This article will give you a better understanding of what "zoom level" is - a term that a user will usually encounter when working with digital maps and aerial or satellite imagery.
When interacting with maps on a digital screen, a user gets the illusion of exploring a single large image of an area. For quick panning and zooming for the maps, a clever mechanism is needed to avoid loading all the map data of the entire world at once. In fact, only a small subset of the whole information is loaded each time on the screen. Such maps are called digital dynamic maps which give a visualization of multiple layers of data.
If all the information on the world map is loaded at once, the map would be overfilled, difficult to read, and very slow which is why content is generalized for different zoom levels.
Maps usually show the world represented as a square for easy processing. This view is called Mercator map projection. This view is called Mercator map projection. It correctly shows straight lines, angles of directions, and accurate shapes of buildings and objects but not their relative size especially as you get closer to the polar areas.
A user can zoom in and out of a map to reveal or hide the additional details.
What is Zoom Level?
The world map is divided into a regular grid of little square areas which are called map tiles. These tiles are arranged in a pyramid with multiple floors called zoom level. At the top level of the pyramid, the tiles always contain general information (continents, oceans). As we go farther down the pyramid, we see more details (streets, buildings, etc.).
Photo: Cumbria Soaring Club (link), All Rights Reserved
In a more technical sense, zoom level is a scalar numeric integer for maps whose value ranges from 0-23 (or even higher in some cases). The lower values (0, 1, 2...) are the farthest from the earth and the smallest in scale while the higher values (...21, 22, 23) are the closest to the earth and the largest in scale.
It determines how much of the world is visible on a map. Depending on the zoom level, which represents the floor level of the pyramid, different amounts of geographic details will be displayed.
At zoom level 0, the entire world fits on a single tile, and zoom level 1 uses four tiles to render the world with a 2 x 2 square, as shown below:
Photo: Microsoft (link), All Rights Reserved
The diagram below helps to understand how detail increases with zoom level. In this diagram, we show a single tile, from zoom level 12 to 21 of a specified area in New York:
How Zoom Level Works
At low zoom levels, a small set of map tiles covers a large geographical area. At higher zoom levels, a larger number of tiles cover a smaller geographical area.
Calculating Zoom Level
At each zoom level, each tile is divided into four, and its size doubles, quadrupling the area.
Moreover, each subsequent zoom level quad divides the tiles of the previous one, creating a grid of 2zoom x 2zoom.
For instance, zoom level
20 is a grid 220 x 220, or 1,048,576 x 1,048,576 tiles (resulting in a total of 1,099,511,627,776 tiles).
To get the zoom level, the pixel dimensions of a map must be known, or vice versa. Calculations also have to be done in spherical Mercator coordinates.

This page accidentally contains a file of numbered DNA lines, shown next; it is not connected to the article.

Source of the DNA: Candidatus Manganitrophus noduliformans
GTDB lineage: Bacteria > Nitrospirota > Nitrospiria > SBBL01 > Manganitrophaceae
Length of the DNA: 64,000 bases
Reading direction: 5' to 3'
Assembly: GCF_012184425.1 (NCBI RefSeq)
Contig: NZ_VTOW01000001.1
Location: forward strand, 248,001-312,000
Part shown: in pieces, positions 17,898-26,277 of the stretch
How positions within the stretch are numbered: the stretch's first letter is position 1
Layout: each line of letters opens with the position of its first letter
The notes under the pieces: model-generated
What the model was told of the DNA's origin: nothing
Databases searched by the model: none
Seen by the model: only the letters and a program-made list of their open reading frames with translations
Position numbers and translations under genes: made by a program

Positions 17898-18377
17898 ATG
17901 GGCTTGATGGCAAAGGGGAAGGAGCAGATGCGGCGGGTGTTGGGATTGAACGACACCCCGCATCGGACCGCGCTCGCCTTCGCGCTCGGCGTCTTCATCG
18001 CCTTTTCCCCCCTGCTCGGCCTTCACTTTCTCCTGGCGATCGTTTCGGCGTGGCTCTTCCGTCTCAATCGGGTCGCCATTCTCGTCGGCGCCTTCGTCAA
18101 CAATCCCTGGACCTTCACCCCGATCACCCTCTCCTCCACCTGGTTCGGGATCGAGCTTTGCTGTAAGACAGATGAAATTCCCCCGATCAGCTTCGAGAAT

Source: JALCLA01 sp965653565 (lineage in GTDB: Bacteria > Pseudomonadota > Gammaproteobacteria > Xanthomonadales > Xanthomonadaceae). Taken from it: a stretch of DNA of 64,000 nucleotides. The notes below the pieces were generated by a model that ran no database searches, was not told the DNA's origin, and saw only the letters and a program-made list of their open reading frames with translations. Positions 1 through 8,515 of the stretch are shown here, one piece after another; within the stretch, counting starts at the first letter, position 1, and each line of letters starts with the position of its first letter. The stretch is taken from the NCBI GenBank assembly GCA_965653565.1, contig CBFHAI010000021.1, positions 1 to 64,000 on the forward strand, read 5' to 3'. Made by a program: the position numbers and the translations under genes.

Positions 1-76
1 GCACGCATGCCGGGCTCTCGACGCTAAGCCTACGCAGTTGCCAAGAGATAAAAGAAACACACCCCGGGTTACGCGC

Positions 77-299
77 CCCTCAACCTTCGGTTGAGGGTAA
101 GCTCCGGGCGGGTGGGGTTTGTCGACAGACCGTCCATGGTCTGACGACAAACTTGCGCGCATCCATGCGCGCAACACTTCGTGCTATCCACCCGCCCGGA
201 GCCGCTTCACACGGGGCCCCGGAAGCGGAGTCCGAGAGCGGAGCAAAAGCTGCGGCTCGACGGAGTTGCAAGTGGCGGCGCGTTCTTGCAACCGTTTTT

The following table provides the list of values for zoom levels:
|Zoom level||Meters/pixel||Meters/tile side||Zoom level||Meters/pixel||Meters/tile side|
The detailed calculation for the distance per one pixel can be found here.
To discover the real-world size of a single tile on a given zoom level, we can use the formula circumference of earth / 2zoom level that produces the number of meters per tile side, where the circumference of the earth equals
Zoom Level and Tile Grids
To optimize the performance of map retrieval and display, a map is cut into tiles. The number of pixels and the number of tiles differ at each zoom level. Tiles are called by zoom level and the x and y coordinates, which correspond to the tile's position on the grid for that zoom level.
When determining which zoom level to use, remember each location is in a fixed position on its tile. As a result, the number of tiles needed to display a given expanse of territory is dependent on the specific placement of the zoom grid on the world map.
For example, for the two points below which are distanced 900 meters apart, it may only take need three tiles to display a route between them at zoom level 17. However, if the western point is on the right of its tile, and the eastern point is on the left of its tile, it may need four tiles:
Once the zoom level is determined, the x and y coordinate values can be calculated:
The top-left tile in each zoom grid is x=0, y=0 and the bottom-right tile is at x=2zoom-1, y=2zoom-1
The use of coordinate systems and map projections to transform the shape of Earth into flat maps has been around for centuries. A map of the entire world is too big to be directly displayed on a screen. Thus, a clever mechanism for quick map browsing is needed.
The world is divided into small squares, each with a fixed geographic area and scale. This clever trick allows the interaction with just a small part of a map without loading a huge global dataset, depending on the preferred zoom level.
Zoom level is an integer that specifies the level of detail to display on the map, with larger integers resulting in greater levels of detail. Selecting a higher zoom level will display better resolution for high-quality imagery, that can be used for more accurate project planning and work efficiency.
We hope that you have found this article on understanding zoom level in maps and imagery helpful. Feel free to contact us at email@example.com for any questions you may still have.
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